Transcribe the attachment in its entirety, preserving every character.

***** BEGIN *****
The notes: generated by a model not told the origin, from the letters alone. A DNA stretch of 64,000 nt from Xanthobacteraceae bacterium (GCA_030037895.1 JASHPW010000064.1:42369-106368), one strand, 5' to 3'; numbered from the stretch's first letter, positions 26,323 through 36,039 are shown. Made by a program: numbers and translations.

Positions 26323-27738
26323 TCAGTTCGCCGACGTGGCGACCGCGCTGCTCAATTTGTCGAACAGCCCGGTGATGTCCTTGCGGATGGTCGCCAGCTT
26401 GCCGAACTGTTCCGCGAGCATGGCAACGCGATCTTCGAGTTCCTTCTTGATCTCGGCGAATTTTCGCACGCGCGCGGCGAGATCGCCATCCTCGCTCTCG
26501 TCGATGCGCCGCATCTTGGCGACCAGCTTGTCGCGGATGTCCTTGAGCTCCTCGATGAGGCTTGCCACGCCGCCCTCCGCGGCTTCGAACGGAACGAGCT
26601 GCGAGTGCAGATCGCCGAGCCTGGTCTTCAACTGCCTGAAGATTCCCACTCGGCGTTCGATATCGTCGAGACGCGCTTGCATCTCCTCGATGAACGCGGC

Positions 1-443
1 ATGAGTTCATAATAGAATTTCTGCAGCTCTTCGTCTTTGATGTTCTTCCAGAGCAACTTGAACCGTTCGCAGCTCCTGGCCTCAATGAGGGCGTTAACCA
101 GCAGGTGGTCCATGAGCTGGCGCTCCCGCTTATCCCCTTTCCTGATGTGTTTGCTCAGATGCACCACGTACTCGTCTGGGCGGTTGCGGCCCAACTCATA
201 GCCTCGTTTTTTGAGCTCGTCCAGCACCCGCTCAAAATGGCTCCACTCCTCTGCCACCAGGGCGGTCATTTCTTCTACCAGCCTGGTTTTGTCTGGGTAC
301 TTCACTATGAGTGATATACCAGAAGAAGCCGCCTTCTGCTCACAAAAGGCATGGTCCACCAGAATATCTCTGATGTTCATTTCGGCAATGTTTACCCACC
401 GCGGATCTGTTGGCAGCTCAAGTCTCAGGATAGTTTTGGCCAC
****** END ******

The notes: generated by a model not told the origin, from the letters alone. A DNA stretch of 64,000 nt from Xanthobacteraceae bacterium (GCA_030037895.1 JASHPW010000064.1:42369-106368), one strand, 5' to 3'; numbered from the stretch's first letter, positions 26,323 through 36,039 are shown. Made by a program: numbers and translations.

Positions 26323-27738
26323 TCAGTTCGCCGACGTGGCGACCGCGCTGCTCAATTTGTCGAACAGCCCGGTGATGTCCTTGCGGATGGTCGCCAGCTT
26401 GCCGAACTGTTCCGCGAGCATGGCAACGCGATCTTCGAGTTCCTTCTTGATCTCGGCGAATTTTCGCACGCGCGCGGCGAGATCGCCATCCTCGCTCTCG
26501 TCGATGCGCCGCATCTTGGCGACCAGCTTGTCGCGGATGTCCTTGAGCTCCTCGATGAGGCTTGCCACGCCGCCCTCCGCGGCTTCGAACGGAACGAGCT
26601 GCGAGTGCAGATCGCCGAGCCTGGTCTTCAACTGCCTGAAGATTCCCACTCGGCGTTCGATATCGTCGAGACGCGCTTGCATCTCCTCGATGAACGCGGC

Positions 1-443
1 ATGAGTTCATAATAGAATTTCTGCAGCTCTTCGTCTTTGATGTTCTTCCAGAGCAACTTGAACCGTTCGCAGCTCCTGGCCTCAATGAGGGCGTTAACCA
101 GCAGGTGGTCCATGAGCTGGCGCTCCCGCTTATCCCCTTTCCTGATGTGTTTGCTCAGATGCACCACGTACTCGTCTGGGCGGTTGCGGCCCAACTCATA
201 GCCTCGTTTTTTGAGCTCGTCCAGCACCCGCTCAAAATGGCTCCACTCCTCTGCCACCAGGGCGGTCATTTCTTCTACCAGCCTGGTTTTGTCTGGGTAC
301 TTCACTATGAGTGATATACCAGAAGAAGCCGCCTTCTGCTCACAAAAGGCATGGTCCACCAGAATATCTCTGATGTTCATTTCGGCAATGTTTACCCACC
401 GCGGATCTGTTGGCAGCTCAAGTCTCAGGATAGTTTTGGCCAC